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Forestry Commission Intervenes To Save Mopane Worms

Forestry Commission Intervenes To Save Mopane Worms

The Forestry Commission has partnered with various entities to set up mopane worm-rearing facilities in Matabeleland South Province to save mopane worms (amacimbi/madora) from possible extinction due to various factors.

Traditionally, mopane worms were harvested in December and April each year but due to overharvesting, uncontrolled cutting of trees, harsh weather conditions and pests, some areas are going for years without producing them.

A Gwanda villager, a Mr Sibanda, told the Chronicle that people have been coming from different areas to harvest the Mopane worms thereby threatening their existence. He said:

We grew up knowing that our area was an amacimbi area. Every April and December we knew that we would be harvesting them. Some, we would eat and some we would sell.

In the past, there wasn’t that much selling, but then we started having people coming from different areas to harvest amacimbi.

The more people came in to harvest amacimbi the more they became scarce. People became desperate to the extent that they would even harvest the small ones, leaving the trees bare.

Gradually, the population of the mopane worms declined to an extent where they started missing seasons.

We have mopane trees in our area, but we no longer have amacimbi every season.

In a bid to protect the caterpillars, two mopane worm-rearing facilities have been set up in Gwanda, with one established in Ward 15 through the assistance of the Southern Alliance For Indigenous Resources (SAFIRE).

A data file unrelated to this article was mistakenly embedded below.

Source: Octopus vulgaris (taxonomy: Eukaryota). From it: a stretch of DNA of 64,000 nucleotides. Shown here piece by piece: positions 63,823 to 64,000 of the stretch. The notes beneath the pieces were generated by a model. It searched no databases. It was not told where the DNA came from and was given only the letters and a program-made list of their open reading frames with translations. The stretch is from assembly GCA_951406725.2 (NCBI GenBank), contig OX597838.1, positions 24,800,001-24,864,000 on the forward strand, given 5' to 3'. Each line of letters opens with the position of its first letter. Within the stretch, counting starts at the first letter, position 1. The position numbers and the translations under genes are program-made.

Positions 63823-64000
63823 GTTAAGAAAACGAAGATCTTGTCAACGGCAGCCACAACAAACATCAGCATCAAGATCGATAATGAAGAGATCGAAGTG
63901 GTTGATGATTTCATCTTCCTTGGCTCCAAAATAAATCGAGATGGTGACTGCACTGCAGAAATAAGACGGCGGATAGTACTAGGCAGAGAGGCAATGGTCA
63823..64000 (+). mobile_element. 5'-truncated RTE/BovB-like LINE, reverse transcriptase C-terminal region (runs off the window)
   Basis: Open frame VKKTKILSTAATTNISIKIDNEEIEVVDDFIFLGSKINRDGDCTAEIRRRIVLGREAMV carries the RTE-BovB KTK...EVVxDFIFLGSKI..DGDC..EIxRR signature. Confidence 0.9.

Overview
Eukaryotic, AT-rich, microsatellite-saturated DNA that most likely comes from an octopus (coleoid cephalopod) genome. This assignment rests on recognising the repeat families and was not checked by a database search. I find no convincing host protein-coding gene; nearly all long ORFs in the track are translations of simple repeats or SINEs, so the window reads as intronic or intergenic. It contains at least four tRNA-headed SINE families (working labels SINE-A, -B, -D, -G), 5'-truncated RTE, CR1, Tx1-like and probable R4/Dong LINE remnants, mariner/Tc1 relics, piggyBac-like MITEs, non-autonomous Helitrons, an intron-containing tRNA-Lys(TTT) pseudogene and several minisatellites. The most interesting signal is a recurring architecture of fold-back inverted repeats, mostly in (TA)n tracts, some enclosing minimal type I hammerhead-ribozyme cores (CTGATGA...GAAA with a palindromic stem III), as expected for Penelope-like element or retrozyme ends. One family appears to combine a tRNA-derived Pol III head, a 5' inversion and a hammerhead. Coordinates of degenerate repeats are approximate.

The other facility is in Ward 21 and was established under the Government-led Insects for Nutrition Programme.

Forestry Commission Matabeleland South provincial manager, Bekezela Tshuma said:

The availability of mopane worms is under threat due to human and environmental factors.

We want to preserve and ensure their existence through these rearing facilities.

We put pupae in pupation beds where they can hibernate and come out as moths which will then lay eggs that become mopane worms.

If a lot of mopane worms are produced within the facility, then we can distribute them in the bush to enhance their production.

This will guarantee their continuous availability as they will be protected from predators.

We will also be able to monitor the harvesting process at the facility to ensure that villagers leave seed.

We will also distribute some mopane worms in areas where they have now become extinct.

Mopane worms are a popular delicacy across Zimbabwe. Amacimbi (Ndebele) of madora (Shona), can be snacked on dry, crispy fried, or cooked in a sauce of choice. | Chronicle

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